Why Apple Will be #1 in 2012

on December 5, 2011

A couple of weeks ago, market research firm Canalys made a significant prediction that by the end of 2012, Apple would be the number 1 PC vendor in the world. To get to this number, they recognized the iPad as a personal computer and pointed out that if you include iPad’s, Apple would be the #1 PC vendor as well as #1 mobile computer vendor in the market by the end of next year.

Although this prediction came from a respectable research firm, this same line of thinking was given even greater weight last week when HP’s CEO, Meg Whitman, told French reporters, when asked about the Canalys report, that she too believed that Apple is on track to replace HP as the #1 PC vendor in the world, although she hoped that HP would retake this position in 2013.

For the last 10 years, Apple has been all of the OEM’s worst nightmare. They became #1 in portable music players, and then became the #1 handset maker. And with the iPad they emerged as the #1 tablet maker. Now these OEM’s have to put up with the reality that Apple is on track to become the #1 PC vendor as well. And there is something else that Apple does that really irks them too. The fact that while they are having to live with margins of about 5-8% on almost all of their products sold, Apple is making margins well above 25% on everything they sell.

There is some controversy in the market research world about this idea of adding iPads into the overall mix of computers sold since most PC market researchers put tablets in their own category and do not count them as a PC. But that is very old line thinking and if Meg Whitman is counting them as part of the way HP judges PC market share, then the researchers who count PCs in general will need to adjust their thinking on this also.

But Whitman’s comment that they can overtake Apple in 2013 is an interesting one. For one thing, I suspect she is hoping that by that year, their ultrabook will be a big hit and help bring their market share back up in laptops. Also, I am sure she is counting on their Windows 8 tablet to be a big seller in 2013 and that they can create a branded Windows 8 tablet that businesses and consumers want. I believe this is a good goal, but one that may not be realistic.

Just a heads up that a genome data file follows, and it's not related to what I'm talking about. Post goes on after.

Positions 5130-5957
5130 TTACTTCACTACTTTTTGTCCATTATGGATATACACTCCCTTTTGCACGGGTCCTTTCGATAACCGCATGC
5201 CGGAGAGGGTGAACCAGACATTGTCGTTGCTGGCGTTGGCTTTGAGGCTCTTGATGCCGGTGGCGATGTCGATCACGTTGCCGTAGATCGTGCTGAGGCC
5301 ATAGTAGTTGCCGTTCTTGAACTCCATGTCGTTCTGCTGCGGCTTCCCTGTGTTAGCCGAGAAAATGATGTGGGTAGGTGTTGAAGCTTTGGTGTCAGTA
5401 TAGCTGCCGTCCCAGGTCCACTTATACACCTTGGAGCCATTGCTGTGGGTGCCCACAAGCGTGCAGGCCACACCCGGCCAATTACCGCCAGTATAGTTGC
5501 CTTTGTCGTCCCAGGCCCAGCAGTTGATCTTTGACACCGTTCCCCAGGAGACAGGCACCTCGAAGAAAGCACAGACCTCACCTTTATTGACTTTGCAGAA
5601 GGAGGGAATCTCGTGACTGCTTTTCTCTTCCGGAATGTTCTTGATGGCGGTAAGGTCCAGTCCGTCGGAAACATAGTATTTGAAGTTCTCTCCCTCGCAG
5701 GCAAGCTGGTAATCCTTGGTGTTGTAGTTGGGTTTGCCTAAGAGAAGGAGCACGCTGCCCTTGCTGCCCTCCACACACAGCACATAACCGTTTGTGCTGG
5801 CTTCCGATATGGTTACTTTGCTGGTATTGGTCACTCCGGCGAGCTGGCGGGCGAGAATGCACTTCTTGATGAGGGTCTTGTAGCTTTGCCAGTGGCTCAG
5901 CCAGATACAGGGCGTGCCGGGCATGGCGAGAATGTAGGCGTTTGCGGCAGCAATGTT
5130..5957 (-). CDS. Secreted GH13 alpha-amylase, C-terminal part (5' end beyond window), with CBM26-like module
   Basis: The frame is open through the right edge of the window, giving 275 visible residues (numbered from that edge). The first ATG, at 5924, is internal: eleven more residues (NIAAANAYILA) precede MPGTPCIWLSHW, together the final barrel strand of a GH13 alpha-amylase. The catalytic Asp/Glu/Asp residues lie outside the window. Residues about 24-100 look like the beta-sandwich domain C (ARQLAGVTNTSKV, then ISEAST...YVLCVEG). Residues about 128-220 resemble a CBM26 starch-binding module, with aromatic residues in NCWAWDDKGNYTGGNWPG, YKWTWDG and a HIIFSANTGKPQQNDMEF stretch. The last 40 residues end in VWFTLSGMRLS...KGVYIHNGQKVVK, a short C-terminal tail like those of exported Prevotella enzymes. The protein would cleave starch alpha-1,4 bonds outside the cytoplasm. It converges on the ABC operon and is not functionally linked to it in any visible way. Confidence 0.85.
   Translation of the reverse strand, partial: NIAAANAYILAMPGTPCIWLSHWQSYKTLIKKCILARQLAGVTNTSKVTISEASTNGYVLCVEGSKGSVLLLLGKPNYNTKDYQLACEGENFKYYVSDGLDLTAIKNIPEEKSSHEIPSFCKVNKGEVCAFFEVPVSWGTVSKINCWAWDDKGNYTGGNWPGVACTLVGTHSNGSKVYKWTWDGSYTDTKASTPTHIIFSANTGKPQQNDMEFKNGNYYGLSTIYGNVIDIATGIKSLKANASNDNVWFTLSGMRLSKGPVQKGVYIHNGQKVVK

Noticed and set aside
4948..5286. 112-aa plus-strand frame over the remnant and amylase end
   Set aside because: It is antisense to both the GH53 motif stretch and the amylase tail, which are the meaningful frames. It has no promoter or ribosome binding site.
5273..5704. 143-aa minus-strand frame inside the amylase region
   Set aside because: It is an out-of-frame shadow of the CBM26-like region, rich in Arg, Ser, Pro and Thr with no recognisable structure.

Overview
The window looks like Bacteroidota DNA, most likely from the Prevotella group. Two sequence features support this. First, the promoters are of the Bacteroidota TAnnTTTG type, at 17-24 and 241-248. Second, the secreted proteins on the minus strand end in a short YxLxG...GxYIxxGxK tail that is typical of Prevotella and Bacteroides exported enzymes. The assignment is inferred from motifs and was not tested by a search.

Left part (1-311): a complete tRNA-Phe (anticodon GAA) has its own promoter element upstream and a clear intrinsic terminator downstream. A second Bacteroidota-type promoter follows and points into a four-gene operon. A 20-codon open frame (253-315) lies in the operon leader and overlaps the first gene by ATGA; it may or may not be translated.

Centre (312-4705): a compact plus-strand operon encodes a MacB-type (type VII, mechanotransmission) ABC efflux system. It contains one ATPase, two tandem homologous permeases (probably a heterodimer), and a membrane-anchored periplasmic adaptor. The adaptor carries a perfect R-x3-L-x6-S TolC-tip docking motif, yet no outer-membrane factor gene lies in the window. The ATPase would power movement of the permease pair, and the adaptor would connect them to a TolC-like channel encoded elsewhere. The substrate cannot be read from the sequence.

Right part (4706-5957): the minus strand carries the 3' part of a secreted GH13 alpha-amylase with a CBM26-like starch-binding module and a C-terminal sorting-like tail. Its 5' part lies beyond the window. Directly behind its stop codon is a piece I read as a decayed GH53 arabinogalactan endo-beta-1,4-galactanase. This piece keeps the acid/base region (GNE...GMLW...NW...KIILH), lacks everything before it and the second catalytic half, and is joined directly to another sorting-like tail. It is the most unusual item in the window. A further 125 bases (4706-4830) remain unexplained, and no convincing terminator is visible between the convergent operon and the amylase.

Keep in mind, Apple’s mantra is to stay two years ahead of their competition at all times. What this means is that they are not standing still. Although we don’t know what is in the iPad 3, I have no doubt that it too will help extend their lead in tablets well into 2013. By 2013, when the first generation of Windows 8 tablets are just hitting stride, Apple will introduce the iPad 4 (or 3S) and could have significantly lower prices by then.

We are hearing that Microsoft’s fee for Windows 8 tablet version could be as high as $68. If that is true, right off the top the BOM costs of Windows 8 tablets will most likely force prices higher than Apple’s low-end iPad is today. And if Apple starts lowering their prices in 2013 as I suspect they will, Windows 8 tablets would be at premium pricing.

Also, while Microsoft and Intel and their partners are excited about ultrabooks, their current pricing is too high for consumers. The good news is that by the end of 2012, we could see some really solid ultrabooks as low as $599 (without SSDs). But the bad news is they don’t know what Apple has up their sleeves with their MacBook Air line for Q4 2012. While Apple will never try to beat the competition at pricing, they still could lower their Air prices significantly and market it to consumers as getting more bang-for-the-buck by then.

And even if Android tablets start gaining market share in consumer markets in the future, most of them are coming from non-PC vendors. The major PC vendors are winding down their Android tablet programs and all the big guys will be backing Windows 8 by the end of 2012. They must hope that Windows 8 tablet is a hit for this to give them any market share boost over Apple.

That means that all of the PC vendors will most likely lose ground to Apple next year, and knowing Apple, once they get to the top of the PC market share mountain, they just may have enough new products in their upcoming arsenal to keep them there for some time. If this happens, the big PC companies may have to get used to playing second banana to Apple in this new role of #1 PC vendor, something that they would never have dreamed would happen.